This new world that we live in, arisen from the industrial revolution and the information age, has resulted in us becoming disconnected, fearful and unsure of most things. We are living in a world of constant change and complexity resulting in people becoming more self-serving and absorbed.

Greed and corruption have become the order of the day in South Africa and our potential leaders have withdrawn from the public domain instead of exposing themselves to ridicule and negative sentiment that may come from answering the difficult questions.

The problem here is that, as Edmund Burke says, “Evil flourishes when good men do nothing”. Our challenge in this country is to find leaders who will lead with compassion, integrity and with decency. We need servant leaders like Nelson Mandela who are not concerned about power and influence but rather concerned about doing what is right and just.

Our schools have a responsibility to produce leaders of the future who are able to think outside of themselves, to fight for the vulnerable in our society and to lead with integrity and principles. The missions and visions of most schools today are to ensure that children become the best they can be. However, this vision feeds into the narcissistic world that we see ourselves in today. The skills that we assist the children to acquire and perfect are then used by them for their own edification and enrichment, regardless of those around them. We must ensure that our children understand that the education they have received is a privilege and that they have a responsibility to use their God-given talents to give back to society so that this broken world can be fixed.

Leading with


Wheatley concludes that we need to have warriors in the future who will act with gentleness, decency and bravery. This is our most important task at schools today. We need to ensure that our children have compassion, which has two aspects to it. The first is that for people to demonstrate compassion, they have to become aware of the plight of others and then once this takes place they will then be in a position to care.

Caring is an action word followed by doing. We need a future generation who will care enough to do something about what is happening in the world instead of only looking after themselves. We need to arm the bystanders of our country with compassion, decency and bravery to stand up for what is right and just, and to reconnect with those around them in a principled way so that these many problems can be overcome.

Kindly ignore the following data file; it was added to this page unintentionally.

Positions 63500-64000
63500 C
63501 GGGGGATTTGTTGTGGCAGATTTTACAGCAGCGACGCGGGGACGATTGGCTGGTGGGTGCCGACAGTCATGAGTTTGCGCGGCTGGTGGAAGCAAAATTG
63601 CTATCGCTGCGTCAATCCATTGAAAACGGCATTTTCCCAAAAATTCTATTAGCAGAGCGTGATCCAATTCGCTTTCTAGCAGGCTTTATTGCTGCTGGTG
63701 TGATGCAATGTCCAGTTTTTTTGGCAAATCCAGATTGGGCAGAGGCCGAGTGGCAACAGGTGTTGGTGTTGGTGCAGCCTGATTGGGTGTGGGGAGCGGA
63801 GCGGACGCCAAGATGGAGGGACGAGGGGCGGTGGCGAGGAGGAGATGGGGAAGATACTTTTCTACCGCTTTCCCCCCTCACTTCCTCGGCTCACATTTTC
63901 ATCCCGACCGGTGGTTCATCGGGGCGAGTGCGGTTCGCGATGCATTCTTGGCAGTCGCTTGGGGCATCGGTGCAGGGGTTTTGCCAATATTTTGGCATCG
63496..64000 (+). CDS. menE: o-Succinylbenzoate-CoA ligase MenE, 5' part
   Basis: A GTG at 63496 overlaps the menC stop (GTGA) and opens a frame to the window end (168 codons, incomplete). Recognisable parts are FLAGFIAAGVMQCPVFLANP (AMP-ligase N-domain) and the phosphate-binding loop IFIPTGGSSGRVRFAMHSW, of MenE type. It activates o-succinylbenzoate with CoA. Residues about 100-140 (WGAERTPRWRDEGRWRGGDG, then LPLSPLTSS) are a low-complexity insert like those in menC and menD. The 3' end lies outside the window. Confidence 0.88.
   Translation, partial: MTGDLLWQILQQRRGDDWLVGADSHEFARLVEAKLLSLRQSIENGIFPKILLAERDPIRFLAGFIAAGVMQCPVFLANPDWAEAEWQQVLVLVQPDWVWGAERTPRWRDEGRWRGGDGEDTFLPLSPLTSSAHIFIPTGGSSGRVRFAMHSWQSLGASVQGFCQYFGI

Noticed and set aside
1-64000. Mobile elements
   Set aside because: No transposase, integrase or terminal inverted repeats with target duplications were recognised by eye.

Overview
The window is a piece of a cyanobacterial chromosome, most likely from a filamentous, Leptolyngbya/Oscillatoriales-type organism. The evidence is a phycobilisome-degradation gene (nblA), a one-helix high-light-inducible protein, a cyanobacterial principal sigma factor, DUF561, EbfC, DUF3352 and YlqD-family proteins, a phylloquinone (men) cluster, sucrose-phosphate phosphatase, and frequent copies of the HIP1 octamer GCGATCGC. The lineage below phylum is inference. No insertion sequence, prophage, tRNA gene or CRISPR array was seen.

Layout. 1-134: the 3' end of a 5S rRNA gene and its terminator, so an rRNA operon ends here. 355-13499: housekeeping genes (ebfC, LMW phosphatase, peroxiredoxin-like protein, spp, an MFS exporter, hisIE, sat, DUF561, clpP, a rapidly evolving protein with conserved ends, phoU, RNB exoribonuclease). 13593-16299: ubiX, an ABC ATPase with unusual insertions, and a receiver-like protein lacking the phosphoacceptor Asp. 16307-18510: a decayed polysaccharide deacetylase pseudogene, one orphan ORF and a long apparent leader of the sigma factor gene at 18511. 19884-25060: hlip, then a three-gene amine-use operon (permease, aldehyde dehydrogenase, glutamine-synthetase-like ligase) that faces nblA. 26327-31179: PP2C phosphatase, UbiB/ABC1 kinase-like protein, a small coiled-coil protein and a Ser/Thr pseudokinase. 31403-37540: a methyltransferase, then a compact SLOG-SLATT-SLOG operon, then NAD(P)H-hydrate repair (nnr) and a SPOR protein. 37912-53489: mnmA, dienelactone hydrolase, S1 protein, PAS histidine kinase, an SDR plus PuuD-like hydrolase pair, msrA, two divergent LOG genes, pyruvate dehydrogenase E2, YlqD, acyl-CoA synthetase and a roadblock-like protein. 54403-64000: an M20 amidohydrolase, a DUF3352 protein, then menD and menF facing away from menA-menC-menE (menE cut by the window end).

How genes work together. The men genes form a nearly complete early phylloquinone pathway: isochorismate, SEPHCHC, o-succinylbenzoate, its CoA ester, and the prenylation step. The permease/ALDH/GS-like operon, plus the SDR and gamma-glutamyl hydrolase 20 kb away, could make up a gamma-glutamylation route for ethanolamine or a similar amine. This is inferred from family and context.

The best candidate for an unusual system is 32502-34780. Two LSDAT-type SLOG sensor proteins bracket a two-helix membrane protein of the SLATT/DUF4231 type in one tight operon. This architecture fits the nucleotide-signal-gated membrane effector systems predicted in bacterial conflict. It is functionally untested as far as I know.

Fundamentally, we need new leaders who will look to the good of the whole instead of the good of the one. This is the only way to fight greed, corruption and consumerism.

One of the ways that we can teach our children to respect and to love instead of acting in a bigoted, selfish or discriminatory manner is to concentrate our efforts on inculcating manners. Manners show that we respect and care for other people. We need to ensure that our children think about others in all that they do. We need to ensure that our youth has the courage to stand up for what is right and protect those who are vulnerable. When someone is being bullied, they need to have the courage to say something or do something to help the victim.

Our children and perhaps ourselves are in desperate need of going back to basics and to the unchanging values and principles which are our real anchors in our turbulent and chaotic world.

As we contemplate the results of the elections, let us take stock of where we are in relation to leadership in our country and pledge to make sure that we grow our children to serve others and the world instead of themselves so that the world can look forward to a future of hope instead of despair. Let us pledge to develop compassionate warriors who discover their gentleness, decency and their bravery to make our world a better place for all who live here.

• Simon Weaver is the principal of Cordwalles Preparatory School.